South American Proverb
I know the title isn’t very sexy. The truth is most people overlook this incredibly crucial element to any soup or stew, skipping straight to the main ingredients to bring the appeal. But I couldn’t let this notably nourishing food go unseen.
I had to share with you as more an more studies keep coming out unleashing the benefits of adding stock (or broth) from poultry, beef and fish. These foods have been used for centuries and now we are understanding why.
Before I go further I want to make it clear that there is a difference between stock and broth, both nutritionally and in cooking recipes.
Chicken stock (which is presented here) is a process of using the bones, joints and cartilage, along with some meat, creating a thicker more gelatinous liquid. It generally contains a higher dosage of vital nutrients including minerals and vitamins.
Chicken broth is more diluted and is typically made by cooking water with mainly meat only and with very little bones.
We’ve all heard some of the benefits of chicken stock and broth such as it’s ability to help boost our immunity during cold spells. But did you know they also contain minerals of bone, cartilage, marrow and their accompanying electrolytes. The addition of acid (in the form of vinegar) also draws specifically more calcium, magnesium and potassium into the broth.
One of the biggest components of good quality stock or bone broth is naturally occurring gelatin. Unfortunately many of us can only associate with the gelatin in Jello and other like products, which is vastly different. The gelatin found in animal proteins acts as a digestive primer allowing the body to spare precious proteins and absorb more of the nutrients in the foods we consume. Gelatin is also another reason why many believe it to be so beneficial for a number of degenerative diseases.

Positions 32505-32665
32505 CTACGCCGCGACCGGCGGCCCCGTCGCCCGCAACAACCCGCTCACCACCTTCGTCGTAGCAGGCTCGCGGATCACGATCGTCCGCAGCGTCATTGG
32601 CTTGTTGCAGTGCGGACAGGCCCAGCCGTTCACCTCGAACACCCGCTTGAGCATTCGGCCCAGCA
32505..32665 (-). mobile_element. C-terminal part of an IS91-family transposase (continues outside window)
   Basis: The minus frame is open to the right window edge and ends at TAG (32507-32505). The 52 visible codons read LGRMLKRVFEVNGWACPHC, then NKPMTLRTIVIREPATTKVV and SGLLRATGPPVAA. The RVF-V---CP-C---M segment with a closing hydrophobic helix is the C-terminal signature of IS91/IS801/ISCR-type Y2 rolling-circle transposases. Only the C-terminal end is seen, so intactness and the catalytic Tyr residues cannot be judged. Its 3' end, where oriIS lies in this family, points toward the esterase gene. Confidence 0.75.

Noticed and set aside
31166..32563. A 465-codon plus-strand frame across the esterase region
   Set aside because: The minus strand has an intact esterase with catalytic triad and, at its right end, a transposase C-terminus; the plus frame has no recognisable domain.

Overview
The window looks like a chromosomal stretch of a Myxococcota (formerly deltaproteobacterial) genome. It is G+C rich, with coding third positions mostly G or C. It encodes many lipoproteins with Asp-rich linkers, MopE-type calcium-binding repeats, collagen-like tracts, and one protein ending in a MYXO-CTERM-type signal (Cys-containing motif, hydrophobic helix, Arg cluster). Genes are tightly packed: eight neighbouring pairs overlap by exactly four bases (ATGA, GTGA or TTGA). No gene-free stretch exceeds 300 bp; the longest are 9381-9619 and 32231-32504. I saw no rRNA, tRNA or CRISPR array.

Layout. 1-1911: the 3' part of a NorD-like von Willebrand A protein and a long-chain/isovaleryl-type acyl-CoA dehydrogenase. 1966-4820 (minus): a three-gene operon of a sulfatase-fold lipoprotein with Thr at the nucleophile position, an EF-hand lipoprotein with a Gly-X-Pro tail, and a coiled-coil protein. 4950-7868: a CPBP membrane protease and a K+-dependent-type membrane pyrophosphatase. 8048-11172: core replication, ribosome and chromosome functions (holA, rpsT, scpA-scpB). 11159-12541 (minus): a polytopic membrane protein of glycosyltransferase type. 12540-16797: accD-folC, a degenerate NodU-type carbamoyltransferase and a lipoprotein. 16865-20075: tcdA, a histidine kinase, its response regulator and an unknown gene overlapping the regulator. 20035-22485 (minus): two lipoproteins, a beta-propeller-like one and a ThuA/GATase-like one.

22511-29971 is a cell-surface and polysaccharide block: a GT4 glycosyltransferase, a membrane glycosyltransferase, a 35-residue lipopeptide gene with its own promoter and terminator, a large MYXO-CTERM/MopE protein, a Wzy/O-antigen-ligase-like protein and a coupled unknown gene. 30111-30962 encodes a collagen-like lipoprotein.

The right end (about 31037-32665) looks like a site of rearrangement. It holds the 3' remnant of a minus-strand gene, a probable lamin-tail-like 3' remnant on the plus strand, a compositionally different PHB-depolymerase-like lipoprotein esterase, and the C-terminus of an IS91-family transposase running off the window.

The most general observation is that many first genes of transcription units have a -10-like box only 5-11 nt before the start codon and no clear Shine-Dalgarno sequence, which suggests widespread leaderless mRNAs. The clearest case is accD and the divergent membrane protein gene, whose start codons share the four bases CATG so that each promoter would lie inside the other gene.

Other claimed benefits of homemade bone broth:
- Healing of the gut lining by allowing beneficial animal nutrients to be consumed without harder to digest meats.
- Increased consumption of gelatin reduces degenerative arthritic condition and achy joints.
- Increased assimilation of bone forming nutrients key to increasing bone density.
These are just a few things that still need studying, but make sense logically. I would highly encourage you to give this easy recipe a good test and see for yourself.
Aside from it’s many nourishing properties homemade stock or broth is delicious. It thickens our soups and our souls and truly creates memorable meals.
So now, to your very own. If you’re looking for meats to use for this recipe I highly suggest grass fed beef bones, pastured chicken bones/carcass or a high quality fish found at many local natural foods markets.
This recipe is for chicken stock, but can be substituted.
Makes approximately 6 quarts:
1 whole chicken or 3 chicken carcasses (pastured preferred)
½ organic yellow onion diced
3 large organic carrots roughly cut
2 stalks organic celery roughly cut
2 tablespoons organic vinegar
1 organic red pepper (optional)
1 bunch of parsley
½ cup chopped burdock root (optional)
6 quarts water
There are variations on how to start your stock but I prefer to get straight to it. Simply add chicken with all vegetables except parsley to a large pot. Bring to a rolling boil and skim any foam (or not) that rises to the top. Reduce heat, cover and simmer for 6 to 24 hours (or more). The longer you cook your stock the more rich and gelatinous it will become. Five to ten minutes before your stock is done add chopped parsley to enhance it with additional minerals.
I like to use something like this crock pot to cook mine in.
If you’re looking for other nourishing recipes don’t forget to order your copy of what I call the real food bible, Nourishing Traditions today! It will only enhance your health.
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